Krishnamurti now makes a leap. He describes how this unfolding into silence is discovering a freedom in which there is silence together with total freedom from thoughts and feelings. He does not go into this more here, but he is describing what could be thought of as the outcome or culmination of this ongoing process or movement that is meditation. A freedom, a total freedom, free from perceptual phenomena, one with this quietness and one with life: beauty itself. The silence he is speaking of is that which is without a centre, or without a ‘me’ or ego. The beauty he speaks of is the beauty of no-me, no-self.

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A summary of ‘Krishnamurti’s Method of Meditation’



Based on the above, we can briefly summarise Krishnamurti’s method of meditation as follows:

  • One needs to, at least initially, make space and time for meditation.
  • In a gentle and unforced way, sit or lie quietly. This itself should be without any force of any kind.
  • Allow and don’t suppress or judge: Allow thoughts and feelings to arise. As they arise, do not suppress or judge them as being good or bad, but allow them to arise. Also do not indulge or act out the thoughts and feelings, but instead remain quiet and aware.
  • Develop insight and understanding: Gently and patiently question and observe why certain thoughts and feeling occur. Notice if there any patterns arising. Notice any underlying motivations present in the thinking and feeling.
  • Natural self-healing/purification: In this way, the once hidden and unconscious mind will, over time, reveal itself and become conscious. Naturally, though the above steps of allowing and insight, the mind will heal itself and empty itself of pain, suffering, addictive tendencies and egoic tendencies (ie. purification). This is just the foundation or first step of meditation in which the unconscious pain and egoic ways are naturally and non-egoically cleansed.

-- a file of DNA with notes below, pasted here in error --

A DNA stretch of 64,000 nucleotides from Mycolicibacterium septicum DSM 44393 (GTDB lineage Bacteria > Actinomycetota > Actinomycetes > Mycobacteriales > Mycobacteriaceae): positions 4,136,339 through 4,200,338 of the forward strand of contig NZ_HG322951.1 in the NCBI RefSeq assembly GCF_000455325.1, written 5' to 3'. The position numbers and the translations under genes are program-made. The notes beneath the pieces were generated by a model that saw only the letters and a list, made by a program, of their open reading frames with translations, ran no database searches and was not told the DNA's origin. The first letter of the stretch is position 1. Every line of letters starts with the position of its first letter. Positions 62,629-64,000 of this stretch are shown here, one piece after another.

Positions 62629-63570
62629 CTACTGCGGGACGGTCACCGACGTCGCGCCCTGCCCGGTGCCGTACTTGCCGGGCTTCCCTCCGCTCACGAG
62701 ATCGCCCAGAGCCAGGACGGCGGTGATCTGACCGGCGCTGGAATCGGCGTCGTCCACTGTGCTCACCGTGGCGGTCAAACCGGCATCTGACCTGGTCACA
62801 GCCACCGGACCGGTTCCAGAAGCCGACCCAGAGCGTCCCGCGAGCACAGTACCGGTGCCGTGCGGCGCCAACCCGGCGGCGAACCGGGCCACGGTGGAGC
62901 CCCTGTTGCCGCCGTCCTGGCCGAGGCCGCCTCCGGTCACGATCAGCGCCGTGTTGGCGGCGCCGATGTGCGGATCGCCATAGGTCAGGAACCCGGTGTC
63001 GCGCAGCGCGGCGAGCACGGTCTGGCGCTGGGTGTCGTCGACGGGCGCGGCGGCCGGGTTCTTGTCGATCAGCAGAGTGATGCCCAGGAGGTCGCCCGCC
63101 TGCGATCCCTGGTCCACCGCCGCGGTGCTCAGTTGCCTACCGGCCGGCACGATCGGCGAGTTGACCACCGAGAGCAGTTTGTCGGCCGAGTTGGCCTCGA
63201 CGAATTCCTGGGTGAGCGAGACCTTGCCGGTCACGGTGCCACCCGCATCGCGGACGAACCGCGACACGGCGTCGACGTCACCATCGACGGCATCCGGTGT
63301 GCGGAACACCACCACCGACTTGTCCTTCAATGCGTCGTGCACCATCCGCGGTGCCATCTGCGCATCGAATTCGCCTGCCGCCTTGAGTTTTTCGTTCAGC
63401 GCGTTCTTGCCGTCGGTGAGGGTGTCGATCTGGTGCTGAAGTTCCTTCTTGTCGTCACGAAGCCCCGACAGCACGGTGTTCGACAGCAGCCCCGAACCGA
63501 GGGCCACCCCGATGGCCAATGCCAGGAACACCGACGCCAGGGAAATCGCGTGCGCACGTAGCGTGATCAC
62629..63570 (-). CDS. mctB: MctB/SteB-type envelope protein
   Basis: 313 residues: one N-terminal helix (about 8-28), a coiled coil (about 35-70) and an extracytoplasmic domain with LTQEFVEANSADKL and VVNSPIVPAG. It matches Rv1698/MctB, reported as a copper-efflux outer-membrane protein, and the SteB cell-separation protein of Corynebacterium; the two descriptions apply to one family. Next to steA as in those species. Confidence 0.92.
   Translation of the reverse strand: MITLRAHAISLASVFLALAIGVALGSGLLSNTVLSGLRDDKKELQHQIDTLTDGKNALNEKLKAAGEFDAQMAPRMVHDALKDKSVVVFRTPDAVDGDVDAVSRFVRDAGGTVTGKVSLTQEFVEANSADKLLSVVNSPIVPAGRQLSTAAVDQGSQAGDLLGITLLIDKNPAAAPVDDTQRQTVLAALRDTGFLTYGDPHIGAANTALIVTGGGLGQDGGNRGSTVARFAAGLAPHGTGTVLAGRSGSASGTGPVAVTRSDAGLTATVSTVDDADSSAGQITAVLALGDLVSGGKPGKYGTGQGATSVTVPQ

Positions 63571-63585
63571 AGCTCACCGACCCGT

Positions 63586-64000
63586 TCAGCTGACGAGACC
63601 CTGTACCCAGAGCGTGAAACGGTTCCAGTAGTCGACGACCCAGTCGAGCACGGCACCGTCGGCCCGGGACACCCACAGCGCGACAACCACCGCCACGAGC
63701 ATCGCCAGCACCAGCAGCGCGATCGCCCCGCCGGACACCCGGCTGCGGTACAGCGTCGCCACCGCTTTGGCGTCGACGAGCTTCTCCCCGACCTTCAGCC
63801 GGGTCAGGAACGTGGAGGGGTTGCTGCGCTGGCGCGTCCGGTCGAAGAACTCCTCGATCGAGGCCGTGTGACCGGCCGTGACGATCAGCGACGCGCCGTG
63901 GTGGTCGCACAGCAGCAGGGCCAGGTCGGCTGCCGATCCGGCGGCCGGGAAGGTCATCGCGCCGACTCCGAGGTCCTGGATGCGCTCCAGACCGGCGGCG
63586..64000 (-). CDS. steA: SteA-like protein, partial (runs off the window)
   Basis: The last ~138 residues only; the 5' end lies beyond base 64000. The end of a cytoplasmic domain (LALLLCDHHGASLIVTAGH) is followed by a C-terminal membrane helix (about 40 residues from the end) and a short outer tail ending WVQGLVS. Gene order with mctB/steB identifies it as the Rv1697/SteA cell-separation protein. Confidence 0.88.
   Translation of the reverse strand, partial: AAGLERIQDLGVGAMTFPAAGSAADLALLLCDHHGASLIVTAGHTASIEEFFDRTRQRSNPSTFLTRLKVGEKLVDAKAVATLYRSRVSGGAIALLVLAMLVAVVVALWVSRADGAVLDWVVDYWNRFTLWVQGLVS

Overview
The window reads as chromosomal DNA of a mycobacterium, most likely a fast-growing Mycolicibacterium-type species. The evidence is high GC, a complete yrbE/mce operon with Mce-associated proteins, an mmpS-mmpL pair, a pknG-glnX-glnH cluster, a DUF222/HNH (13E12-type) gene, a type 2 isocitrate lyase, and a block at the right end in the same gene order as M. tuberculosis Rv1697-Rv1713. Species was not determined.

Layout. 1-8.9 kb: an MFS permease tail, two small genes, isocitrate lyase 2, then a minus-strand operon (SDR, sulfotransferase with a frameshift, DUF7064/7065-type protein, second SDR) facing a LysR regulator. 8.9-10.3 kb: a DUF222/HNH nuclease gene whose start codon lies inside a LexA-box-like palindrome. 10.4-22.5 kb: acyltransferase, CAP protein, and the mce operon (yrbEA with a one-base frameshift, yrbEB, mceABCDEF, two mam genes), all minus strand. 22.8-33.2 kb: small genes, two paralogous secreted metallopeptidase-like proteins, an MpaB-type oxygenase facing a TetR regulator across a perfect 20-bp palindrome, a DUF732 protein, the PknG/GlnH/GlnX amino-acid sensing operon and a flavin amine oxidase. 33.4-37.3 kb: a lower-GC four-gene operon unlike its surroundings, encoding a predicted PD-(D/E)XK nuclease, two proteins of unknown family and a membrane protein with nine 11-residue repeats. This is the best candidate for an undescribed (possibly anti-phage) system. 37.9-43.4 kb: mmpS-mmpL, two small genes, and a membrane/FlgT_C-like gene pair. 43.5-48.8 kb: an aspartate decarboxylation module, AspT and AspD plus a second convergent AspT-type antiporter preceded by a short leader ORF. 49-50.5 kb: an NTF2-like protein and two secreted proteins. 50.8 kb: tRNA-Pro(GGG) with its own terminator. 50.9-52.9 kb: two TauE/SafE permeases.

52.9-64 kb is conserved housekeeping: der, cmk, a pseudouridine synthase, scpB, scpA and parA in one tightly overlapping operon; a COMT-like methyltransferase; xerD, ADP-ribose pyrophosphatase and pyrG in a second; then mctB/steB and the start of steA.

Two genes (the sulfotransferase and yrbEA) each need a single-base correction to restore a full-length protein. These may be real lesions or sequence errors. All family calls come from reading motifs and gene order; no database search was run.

• Unforced silence: This, over time, and without being forced or contrived, will naturally give rise to a silence. This is the deeper or true meditation, the second step you could say. This silence is an active dynamic and alive silence, one that is suffused with intelligence (sattva), and not dull and dead like the silence that is trained or forced through a mechanical method such as mantra repetition (tamas).
  • Go further still, allow silence to deepen: This is where many prematurely stop after an initial taste of silence only. When the mind is naturally still without being forced, do not ‘stop’. Continue. Allow the still mind to naturally deepen of its own accord, going further and further, deeper and deeper into stillness. The aware-intelligence energy naturally recognises egoic thought and the egoic movement and effortlessly cleanses it as it arises. Purification is happening on a deeper and moe subtle non-verbal level now.
  • Freedom: There one will naturally discover a freedom beyond words, a freedom that is not sought, that cannot be sought, that has no authority, that is natural, present, ungraspable and uncontrived. A freedom that is non-separate from life. It is simultaneously silent (ie. no ego), free from life (ie. thoughts, feelings, sensations, the world) and one with life.

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What if this meditation is too difficult?

I would add that for many people this type of meditation is very difficult due to the strength and force of mental and egoic tendencies. Krishnamurti seems to have naturally had a quiet mind which did not require much else to enter into meditation.

However my view is that we can add a preceding stage in which one can, again in a gentle and unforced way, steady the mind by following the breath or repeating a mantra.

Whist this is clearly a mechanical process, and one that Krishnamurti did not recommend, my experience is that it can allow an unruly mind to become stable enough to take up ‘Krishnamurti’s method’. The key point is that this mechanical process is not the end-all and be-all of meditation, but just a mechanical trick to get one started. It of course must be let go of.

Similarly, the eyes can be kept open initially for 10-15 minutes, which can also aid mental stability, as I have found that for most people closing the eyes too early in meditation is not conducive to taming a mind that is used to extroversion and stimulation. Thereafter one may open or close the eyes as one pleases.

At other times, Krishnamurti recommended keeping the eyes looking straight ahead, with the eyeballs unmoving. Again, this is something that is not always easy to do, but feel free to experiment with this too.

Concluding comments and further analysis: purification and insight

We can see how Krishnamurti’s approach is wonderfully natural and non-violent to the body and mind. It does require, at least initially, time and mental space in which the meditation can occur, and may also need other preliminary steps for some people, in my view.

It also beautifully and naturally allows our innate intelligence to arise and function, and heal ourself. As the mind is allowed to rise up and become fully conscious, it heals itself (ie. purification), and the egoic process dissolves and disappears (ie. insight, then end of vasanas and the dawn of liberation).